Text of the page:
Is email eating into your time? Do you have to keep asking what’s happening with projects and waiting for a response? If you want to boost the results in your business, listen in as Shannon speaks with efficiency expert Nick Sonnenberg about his new book, Come Up for Air, and learn about his simple yet powerful “CPR” framework.
Nick has written a new book called Come Up for Air.
Nick was a trader on Wall Street for eight years, coding computers to trade stocks automatically, at high frequency, in microseconds.
This work gave Nick an appreciation of the value of time: saving a microsecond could mean a difference of millions of dollars.
He started to think in terms of automation, celebrating small wins, and deconstructing processes—and now he applies this thinking to operational efficiency consulting and training through his company Leverage.
His company expanded very quickly because of his skill with automation tools.
Despite superficial success, the company was losing money, and Nick’s partner left the business. Because all of Nick’s work had been backstage, none of the clients or staff knew who he was.
Letting the business go bankrupt didn’t feel ethical, but things had to pivot quickly.
Communication was a morass of pings and dings, and there was no org chart to show who was doing what. So Nick started with project management.
In his consulting work, Nick saw the same pattern of deficiencies in other companies, large and small.
He developed his “CPR” framework, “Communicate, Plan, and Resource,” which is featured in the book.
Nick and his team clean up the “scavenger hunt” in other companies and make those teams more efficient.
The existing literature, he found, was all about individual productivity, not team productivity.
Despite all the teamwork tools available—Slack, Asana, Monday, ClickUp, Notion, Guru—no one was being taught how to think about these tools or what their purpose is.
People don’t even use Gmail and Outlook properly, even though they’ve been around longer.
He wanted to write a book to teach people about his framework.
If companies implement his system, they will get back a full business day per week.
Instead of talking about health insurance and vacation days, this manual would be the employee manual they never got.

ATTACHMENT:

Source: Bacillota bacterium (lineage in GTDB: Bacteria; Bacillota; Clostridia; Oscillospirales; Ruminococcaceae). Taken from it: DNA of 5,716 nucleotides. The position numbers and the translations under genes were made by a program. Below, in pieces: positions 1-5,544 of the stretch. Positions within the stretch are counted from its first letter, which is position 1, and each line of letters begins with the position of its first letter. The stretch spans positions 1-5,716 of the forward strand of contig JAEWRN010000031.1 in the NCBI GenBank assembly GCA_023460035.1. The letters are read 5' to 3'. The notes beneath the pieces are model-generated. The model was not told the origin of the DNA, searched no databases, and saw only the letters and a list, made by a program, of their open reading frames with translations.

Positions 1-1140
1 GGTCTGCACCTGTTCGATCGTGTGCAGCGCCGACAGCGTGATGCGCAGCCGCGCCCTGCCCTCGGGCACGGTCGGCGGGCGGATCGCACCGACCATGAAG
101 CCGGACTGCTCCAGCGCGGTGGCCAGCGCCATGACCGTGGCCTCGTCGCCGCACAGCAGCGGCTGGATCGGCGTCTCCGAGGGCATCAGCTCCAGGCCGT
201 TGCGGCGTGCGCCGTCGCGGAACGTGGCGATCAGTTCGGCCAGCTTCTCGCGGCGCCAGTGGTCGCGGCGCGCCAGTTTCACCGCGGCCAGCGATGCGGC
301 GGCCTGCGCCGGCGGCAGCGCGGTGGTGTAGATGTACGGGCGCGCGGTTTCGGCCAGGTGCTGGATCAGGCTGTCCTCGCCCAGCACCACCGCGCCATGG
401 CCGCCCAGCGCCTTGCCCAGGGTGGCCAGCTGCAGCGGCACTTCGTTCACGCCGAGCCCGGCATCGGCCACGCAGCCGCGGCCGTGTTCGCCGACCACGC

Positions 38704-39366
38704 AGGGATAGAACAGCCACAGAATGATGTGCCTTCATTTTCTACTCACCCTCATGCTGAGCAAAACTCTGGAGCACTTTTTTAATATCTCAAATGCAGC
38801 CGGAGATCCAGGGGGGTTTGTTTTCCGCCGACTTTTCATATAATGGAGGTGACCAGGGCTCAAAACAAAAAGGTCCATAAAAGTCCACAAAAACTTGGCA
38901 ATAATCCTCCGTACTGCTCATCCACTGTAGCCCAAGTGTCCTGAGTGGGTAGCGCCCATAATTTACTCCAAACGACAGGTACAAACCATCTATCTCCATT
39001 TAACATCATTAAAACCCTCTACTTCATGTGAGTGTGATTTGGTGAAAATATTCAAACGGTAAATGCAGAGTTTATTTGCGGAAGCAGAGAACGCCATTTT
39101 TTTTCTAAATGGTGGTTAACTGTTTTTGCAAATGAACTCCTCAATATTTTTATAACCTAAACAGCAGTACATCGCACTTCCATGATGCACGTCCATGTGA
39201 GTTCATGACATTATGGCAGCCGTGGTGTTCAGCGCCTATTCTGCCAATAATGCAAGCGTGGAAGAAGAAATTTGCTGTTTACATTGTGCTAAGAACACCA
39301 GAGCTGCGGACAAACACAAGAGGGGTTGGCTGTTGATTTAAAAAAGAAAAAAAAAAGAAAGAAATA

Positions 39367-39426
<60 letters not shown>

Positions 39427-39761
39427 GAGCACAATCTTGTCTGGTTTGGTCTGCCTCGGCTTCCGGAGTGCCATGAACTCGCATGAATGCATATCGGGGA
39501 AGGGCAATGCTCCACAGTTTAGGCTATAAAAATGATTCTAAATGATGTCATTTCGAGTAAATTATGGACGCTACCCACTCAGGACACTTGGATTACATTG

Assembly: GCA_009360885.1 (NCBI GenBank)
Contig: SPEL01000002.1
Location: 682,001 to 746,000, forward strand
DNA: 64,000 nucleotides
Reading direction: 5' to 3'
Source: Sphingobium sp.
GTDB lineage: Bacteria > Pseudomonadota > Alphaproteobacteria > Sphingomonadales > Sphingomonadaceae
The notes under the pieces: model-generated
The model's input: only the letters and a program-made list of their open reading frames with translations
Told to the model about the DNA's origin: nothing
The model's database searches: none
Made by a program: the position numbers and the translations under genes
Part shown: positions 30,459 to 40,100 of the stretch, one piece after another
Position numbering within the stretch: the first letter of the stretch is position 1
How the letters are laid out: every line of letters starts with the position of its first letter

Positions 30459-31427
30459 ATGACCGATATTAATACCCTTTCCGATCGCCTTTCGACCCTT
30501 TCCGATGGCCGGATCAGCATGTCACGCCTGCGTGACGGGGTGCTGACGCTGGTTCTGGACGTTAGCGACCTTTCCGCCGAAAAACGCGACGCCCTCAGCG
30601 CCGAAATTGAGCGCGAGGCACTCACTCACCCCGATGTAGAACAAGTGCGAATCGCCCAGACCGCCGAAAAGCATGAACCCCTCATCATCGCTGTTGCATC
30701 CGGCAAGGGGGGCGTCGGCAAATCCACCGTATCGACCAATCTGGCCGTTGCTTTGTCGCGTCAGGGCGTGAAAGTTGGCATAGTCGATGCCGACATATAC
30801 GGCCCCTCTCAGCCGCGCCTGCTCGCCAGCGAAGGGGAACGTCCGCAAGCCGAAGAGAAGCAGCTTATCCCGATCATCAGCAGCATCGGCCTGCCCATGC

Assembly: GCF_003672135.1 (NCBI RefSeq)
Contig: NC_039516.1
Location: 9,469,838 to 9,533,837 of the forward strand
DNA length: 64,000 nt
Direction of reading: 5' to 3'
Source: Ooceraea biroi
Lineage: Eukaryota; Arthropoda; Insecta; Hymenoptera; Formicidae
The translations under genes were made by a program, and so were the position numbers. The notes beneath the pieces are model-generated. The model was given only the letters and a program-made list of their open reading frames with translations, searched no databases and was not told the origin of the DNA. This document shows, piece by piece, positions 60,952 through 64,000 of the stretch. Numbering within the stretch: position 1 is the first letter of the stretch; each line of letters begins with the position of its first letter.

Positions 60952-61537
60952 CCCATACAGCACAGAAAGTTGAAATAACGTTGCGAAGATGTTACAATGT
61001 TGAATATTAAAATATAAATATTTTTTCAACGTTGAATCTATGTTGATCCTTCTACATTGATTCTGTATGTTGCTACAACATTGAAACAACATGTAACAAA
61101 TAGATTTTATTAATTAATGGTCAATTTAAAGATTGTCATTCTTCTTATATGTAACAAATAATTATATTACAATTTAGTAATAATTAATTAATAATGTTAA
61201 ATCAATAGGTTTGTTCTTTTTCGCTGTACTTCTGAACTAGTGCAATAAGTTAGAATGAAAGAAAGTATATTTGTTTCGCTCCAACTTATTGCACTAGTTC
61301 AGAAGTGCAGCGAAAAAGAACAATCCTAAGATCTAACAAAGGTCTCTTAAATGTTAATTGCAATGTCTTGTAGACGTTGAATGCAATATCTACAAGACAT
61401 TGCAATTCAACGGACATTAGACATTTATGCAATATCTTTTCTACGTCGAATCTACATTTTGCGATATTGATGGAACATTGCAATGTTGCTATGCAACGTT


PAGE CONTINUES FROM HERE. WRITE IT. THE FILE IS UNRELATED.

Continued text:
Nick thanks Shannon for being a “wizard” and giving him advice when he wrote the book.
When people are working remotely, this communication becomes even more important.
Nick inspired Strategic Coach® to change its internal communication practices.
“You have to know the purpose of these tools and when to use these tools.”
No one likes to change their behavior or implement a tool without understanding why.
Example: Organizing around topic/channel instead of simply chronologically.
Everyone takes a few extra clicks or seconds to put things in the right place: You don’t just take all your laundry out of the dryer and stick it in one drawer. Same thing.
You’re either optimizing for the short term or for the long term. You want to be optimizing globally, not just locally.
Dan Sullivan: In the 20th century, the 3Rs were reading, writing, and arithmetic; the 21st century has added a fourth: retrieval.
Defining “the scavenger hunt”—frustration and wasted time.
For a sustainable, profitable, scalable business with a better culture, you have to think about how people are retrieving information.
Getting to “Inbox Zero” is a savings of three to five hours per week, per employee.
Distinguishing the difference between communication and planning.
The purpose of teamwork tools is accountability and transparency. You don’t need to ask and wait for information that’s documented in a reporting system.
These tools solve “The Open-File Syndrome.”
David Allen: Your brain is for having ideas, not holding ideas.
We get stressed and feel anxious when we don’t know where things are. And having to ask too often breaks down trust.
Strategic Coach’s new book coming out in May: 10x Is Easier Than 2x.
Without the systems he has in place, Nick’s book launch would have taken a team of 20 people instead of four.
Investing the time to set up a project properly at the start produces big returns later.
Adding more bodies to the organization won’t necessarily stop you from drowning in work.
There are three ways to increase capacity: Hire more people, ask people to work harder, or get more efficient.
Who Not How™—Technology is a “Who.”
Productivity gains go straight to the bottom line.
An Asana survey discovered that 60-70% of workers’ time is spent organizing to do the work, not doing the work.
The Entrepreneurial Time System®: Free, Focus, and Buffer Days™—3xing your Focus Time.
Distinguishing between dynamic and static knowledge.
“To me, it’s not a win if it’s profitable but there’s a lot of pain.”
Unique Ability®—focusing on what you’re best at and love.
Businesses with documentation have a much higher valuation.
There are tools (like Process Street) for documenting your Standard Operating Procedures.
Even if all these tools disappeared in five years, once you understand the thinking, you can swap out the specific tool in a couple of days.
You can’t get insurance to hedge against key people leaving, but documenting what people do effectively minimizes the risk of that happening.
You’ll always have D.O.S.®—Dangers, Opportunities, and Strengths.
In 1980, 84% of a company’s value was in tangible assets and 16% in intangibles like intellectual property and goodwill. By 2020, those figures were reversed.
IP that’s captured and protected can be packaged, invested in, and sold.
When you set people up for success at the start—like with the CPR framework—you prevent them from drowning in work later on.
Shannon Waller: Hi, Shannon Waller here, and welcome to Team Success. Today, I am absolutely thrilled because my good friend Nick Sonnenberg is here to talk about his brand-new book. Yay! Come Up For Air. And this is truly a labor of love as well as passion. So I'm super excited to dive in and talk about it. We've got some special offers for you. Nick's been very generous. But Nick, before we jump into that, why don't you let people know who Nick is and maybe a little bit about why you wrote the book, and welcome.